Project Title: Rapidly Assessing and Quantifying Earthquake Hazard and Impact
Mendenhall Fellow: Emily K. M. So, (303) 273-8618, email@example.com
Duty Station: Golden, CO
Start Date: February 22, 2010
Education: Ph.D. (Architecture) University of Cambridge, UK, 2009
Research Advisors: David Wald, (303) 273-8441, firstname.lastname@example.org
Project Description: The objective of this project is to contribute to ongoing global and U.S. efforts to develop a way to make an estimate of probable earthquake casualty rates very rapidly after an earthquake has taken place. As a discipline, engineers and architects have been able to influence changes in building codes in many parts of the developed world (Spence, 2007) but have struggled to impose a significant impact on developing countries and countries of vast urbanization. The main cause of deaths and injuries is damage and collapses of buildings and only in understanding the associations between the levels of damage and severity and types of injuries can one make headway in deriving realistic estimates of these losses. Current loss modeling practices, as highlighted in the benchmark study (Spence and others, 2008) fall far short of what is required to reflect what happens in reality. Hampered by a lack of regional historic data, modelers are limited by what is available in models such as HAZUS (FEMA-NIBS, 2003) for use in their own country with different attributes and building inventory. The fundamental reasoning behind the commonly used casualty rates are almost lost within models, and one of the aims of this study is dissecting these numbers, making these accountable and realistic.
Past attempts to correlate ground motion, damage and casualties have been hampered by poor or inconsistent ground motion estimates, but using U.S. Geological Survey ShakeMap capability, a more systematic approach will be possible. Using personal data collected from recent events (So, 2009) and international contacts, as a Mendenhall Research Fellow, I will develop parameters for estimating intensity-related correlations between damage and overall casualties (emphasising deaths and serious/critical injuries) for different seismic regions around the world. The creation of an algorithm and corresponding parameters for estimating casualties appropriate to large regions of the world, given an initial estimate of the local ground shaking and some knowledge of the population and building inventory, will be attempted.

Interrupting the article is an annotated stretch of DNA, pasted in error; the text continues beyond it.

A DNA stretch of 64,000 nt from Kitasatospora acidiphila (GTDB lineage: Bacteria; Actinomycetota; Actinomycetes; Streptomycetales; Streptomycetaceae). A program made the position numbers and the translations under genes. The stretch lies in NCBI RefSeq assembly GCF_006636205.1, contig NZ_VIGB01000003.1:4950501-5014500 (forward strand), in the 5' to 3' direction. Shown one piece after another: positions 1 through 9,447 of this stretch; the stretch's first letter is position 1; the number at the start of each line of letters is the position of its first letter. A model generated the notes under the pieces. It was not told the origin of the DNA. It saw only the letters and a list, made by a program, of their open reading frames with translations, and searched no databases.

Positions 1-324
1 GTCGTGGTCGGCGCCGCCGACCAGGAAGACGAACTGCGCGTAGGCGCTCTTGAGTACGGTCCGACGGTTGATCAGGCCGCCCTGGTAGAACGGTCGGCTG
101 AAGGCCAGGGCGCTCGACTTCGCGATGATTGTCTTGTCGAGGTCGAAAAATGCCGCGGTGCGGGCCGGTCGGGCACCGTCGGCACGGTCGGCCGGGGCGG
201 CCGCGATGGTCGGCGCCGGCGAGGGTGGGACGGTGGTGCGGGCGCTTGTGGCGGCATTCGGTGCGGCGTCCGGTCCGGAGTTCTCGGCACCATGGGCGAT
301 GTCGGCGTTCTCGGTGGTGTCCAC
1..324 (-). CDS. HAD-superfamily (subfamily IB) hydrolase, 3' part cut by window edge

The methodologies developed under this project will be implemented as part of the PAGER (Prompt Assessment of Global Earthquakes for Response [http://earthquake.usgs.gov/pager/]) lossPAGER system, in improving the alert system of societal loss estimation, shown in figure 1. The aim of this research is to complement the methods developed within PAGER (Jaiswal and others, 2009) and provide a method of gauging the number of deaths, injured and displaced following an earthquake. It is intended to make a significant contribution towards decisionmaking in the areas of emergency response and disaster management in mobilizing medical personnel, supplies, and relief efforts related to their likely types of injuries and exposure immediately after an earthquake.
Figure 1. LossPAGER (under development) page for Chile Earthquake of 2/27/2010
FEMA-NIBS, 2003, Multi-hazard loss estimation methodology—Earthquake model: Washington D.C., HAZUS®MH technical manual.
Jaiswal, K.S., Wald, D.J., Earle, P.S., Porter, K.A., and Hearne, M.G., 2009, Earthquake casualty models within the USGS Prompt Assessment of Global Earthquakes for Response (PAGER) System: Proceedings of the 1st International Disaster Casualty Workshop, Cambridge, England. 8 p.
So, E K.M., 2009, The assessment of casualties for earthquake loss estimation: University of Cambridge, UK, Department of Architecture, Ph.D. thesis.
Spence, R., 2007, Saving lives in earthquakes: Successes and failures in seismic protection since 1960: Bulletin of Earthquake Engineering, vol. 5, no. 2, p. 139–251.
Spence, R,. and others, 2008, Earthquake loss estimation and mitigation in Europe: A review of comparison of alternative approaches: 14th World Conference in Earthquake Engineering, December 13-17, 2008, Beijing, China.
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Last modified: 16:08:32 Thu 13 Dec 2012